In the wake of a series of hate-crimes perpetrated against women, among them the Boko Haram kidnapping of Nigerian students and the murder of women by Elliot Rogers because of his imagined “rejection” by all of womenkind, the #YesAllWomen hashtag has sprung up, and done wonderful, important work bringing to the surface all of the ways in which being a woman makes life harder, more frustrating and more dangerous every single day.
In response to this supportive community that seeks to understand the troubles of an oppressed part of soceity, we have the nasty, whiny voice of “#NotAllMen”. The implicit protest of “Not All Men” is But I Didn’t Do It! and by extension it’s not fair for you to complain that people with whom I am associated through something beyond my choice as a group all do this. Funny, that you’re protesting that, when #YesAllWomen is protesting those moments when women are treated as less than human because of their belonging to a group they did not choose.
Why is honesty about misogyny so distasteful? Why do people try to deny that Elliot Roger was a misogynist?
I was born after slavery was abolished, and yet I would never hesitate to say that white people were responsible for slavery, even though I am white. It was a disgusting practice, an awful abuse of fellow humans, and a dark, dark blot on human history, and white people were responsible for it. We don’t have #NotAllWhitePeople tag for racism and race-related oppression, because we have grown out of that kind of petty “but it wasn’t me” complaining. What will it take for that to fly for misogyny as well?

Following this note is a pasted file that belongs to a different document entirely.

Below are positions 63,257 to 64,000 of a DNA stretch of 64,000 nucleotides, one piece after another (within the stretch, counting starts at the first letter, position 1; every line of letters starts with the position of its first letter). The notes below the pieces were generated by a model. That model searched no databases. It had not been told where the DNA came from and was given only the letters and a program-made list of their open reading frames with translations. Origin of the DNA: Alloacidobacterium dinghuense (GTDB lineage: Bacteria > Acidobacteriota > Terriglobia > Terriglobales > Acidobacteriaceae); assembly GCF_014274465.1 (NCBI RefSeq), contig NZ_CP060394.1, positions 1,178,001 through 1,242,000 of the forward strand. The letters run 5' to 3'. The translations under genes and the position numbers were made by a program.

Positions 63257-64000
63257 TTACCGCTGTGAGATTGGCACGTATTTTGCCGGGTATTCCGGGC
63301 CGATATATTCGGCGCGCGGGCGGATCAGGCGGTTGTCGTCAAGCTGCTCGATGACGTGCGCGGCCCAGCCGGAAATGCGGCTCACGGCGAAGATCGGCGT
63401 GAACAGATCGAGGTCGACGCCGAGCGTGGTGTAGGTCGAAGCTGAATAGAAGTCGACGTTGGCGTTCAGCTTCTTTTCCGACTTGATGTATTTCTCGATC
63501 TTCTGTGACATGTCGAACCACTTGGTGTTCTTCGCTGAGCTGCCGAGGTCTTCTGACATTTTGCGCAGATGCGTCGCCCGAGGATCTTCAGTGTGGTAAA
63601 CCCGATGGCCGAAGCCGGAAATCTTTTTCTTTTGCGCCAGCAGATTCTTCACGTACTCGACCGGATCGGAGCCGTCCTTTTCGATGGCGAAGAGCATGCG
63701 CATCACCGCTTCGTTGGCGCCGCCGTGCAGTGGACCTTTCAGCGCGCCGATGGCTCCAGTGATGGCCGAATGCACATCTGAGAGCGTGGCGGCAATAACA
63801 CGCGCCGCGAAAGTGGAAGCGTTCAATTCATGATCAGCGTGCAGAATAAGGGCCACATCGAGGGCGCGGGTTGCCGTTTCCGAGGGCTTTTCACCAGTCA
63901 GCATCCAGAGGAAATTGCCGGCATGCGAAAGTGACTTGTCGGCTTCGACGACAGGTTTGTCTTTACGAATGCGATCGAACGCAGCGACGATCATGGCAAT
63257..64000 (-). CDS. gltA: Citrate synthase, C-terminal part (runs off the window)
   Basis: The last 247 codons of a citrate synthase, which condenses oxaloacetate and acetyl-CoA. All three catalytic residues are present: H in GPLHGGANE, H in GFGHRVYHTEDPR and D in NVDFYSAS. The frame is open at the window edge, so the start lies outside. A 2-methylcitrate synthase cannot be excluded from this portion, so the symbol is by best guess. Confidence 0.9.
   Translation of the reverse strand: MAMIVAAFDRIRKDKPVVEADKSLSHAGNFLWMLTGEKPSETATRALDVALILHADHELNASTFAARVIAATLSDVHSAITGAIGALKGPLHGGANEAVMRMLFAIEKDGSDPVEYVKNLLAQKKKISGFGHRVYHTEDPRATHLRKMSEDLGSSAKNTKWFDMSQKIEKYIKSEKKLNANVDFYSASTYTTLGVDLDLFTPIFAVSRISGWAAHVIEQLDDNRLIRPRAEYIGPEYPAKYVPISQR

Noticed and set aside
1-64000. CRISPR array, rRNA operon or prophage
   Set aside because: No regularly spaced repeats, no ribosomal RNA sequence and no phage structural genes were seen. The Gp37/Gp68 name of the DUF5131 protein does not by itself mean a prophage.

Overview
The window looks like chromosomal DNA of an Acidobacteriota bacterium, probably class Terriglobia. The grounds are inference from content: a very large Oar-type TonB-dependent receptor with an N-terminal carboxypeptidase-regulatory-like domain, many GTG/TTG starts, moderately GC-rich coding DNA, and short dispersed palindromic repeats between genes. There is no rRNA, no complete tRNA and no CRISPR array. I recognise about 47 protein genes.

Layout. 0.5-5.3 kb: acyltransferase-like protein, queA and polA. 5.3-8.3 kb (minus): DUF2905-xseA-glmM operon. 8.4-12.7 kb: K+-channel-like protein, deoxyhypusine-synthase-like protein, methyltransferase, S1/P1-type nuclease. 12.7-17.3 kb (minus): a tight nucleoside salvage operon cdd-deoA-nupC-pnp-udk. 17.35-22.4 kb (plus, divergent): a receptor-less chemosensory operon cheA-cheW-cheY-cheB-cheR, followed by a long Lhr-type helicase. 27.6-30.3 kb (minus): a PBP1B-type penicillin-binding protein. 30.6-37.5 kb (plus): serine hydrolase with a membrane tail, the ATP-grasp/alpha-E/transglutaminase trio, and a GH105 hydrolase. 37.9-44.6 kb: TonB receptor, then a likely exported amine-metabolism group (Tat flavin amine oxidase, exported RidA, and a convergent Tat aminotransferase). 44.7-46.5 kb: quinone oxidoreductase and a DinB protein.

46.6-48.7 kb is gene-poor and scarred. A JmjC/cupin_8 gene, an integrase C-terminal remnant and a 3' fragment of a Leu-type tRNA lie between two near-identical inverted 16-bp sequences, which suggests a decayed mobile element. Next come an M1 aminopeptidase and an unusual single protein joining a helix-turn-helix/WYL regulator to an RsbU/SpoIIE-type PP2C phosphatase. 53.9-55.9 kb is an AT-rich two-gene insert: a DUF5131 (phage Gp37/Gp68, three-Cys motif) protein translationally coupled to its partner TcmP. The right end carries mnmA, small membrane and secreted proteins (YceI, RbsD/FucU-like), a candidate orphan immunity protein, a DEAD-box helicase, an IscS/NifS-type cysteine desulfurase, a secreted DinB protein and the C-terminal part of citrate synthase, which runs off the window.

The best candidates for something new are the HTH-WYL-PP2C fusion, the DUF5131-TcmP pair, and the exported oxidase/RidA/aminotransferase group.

Men are responsible for misogyny. Saying this does not implicate every single man in acts of misogyny, just as saying white people are responsible for slavery doesn’t make every white person a racist, or a slave owner.
I read all of Elliot Roger’s disgusting 140+ page manifesto, and he states again and again that women are ‘animals’ and he is going to get revenge on them for rejecting him. It is in black and white. What’s more, it’s textbook misogyny; Elliot was upset that he could not control his sexual desire for women, and blamed women for that desire, and for not being his slaves in fulfilling it. In the whole manifesto, he doesn’t describe a single conversation with a woman who is not his mother or stepmother. It reeks of entitlement. Elliot believed that he deserved whatever he wanted, because he was ‘superior’. Rich, middle-class white male. He believed, specifically, that he deserved women because he desired them.
So, the #NotAllMen contingent, I suggest that you grow up, and try to see beyond your own petty indignance that women are daring to speak up about the way they are treated, and try to imagine what it must be like. Read the #YesAllWomen posts. Ask yourself if you would like to live in a world where you are afraid every time you walk home alone, where you always have a contingency plan if you find yourself alone with a man, where you walk home with your keys between your knuckles in case someone grabs you, and where you are not allowed to protest that these things are unfair without being branded as making a fuss.
You as individuals may not be responsible for each individual problem, but as individuals you can take on some of the responsibility for the solution.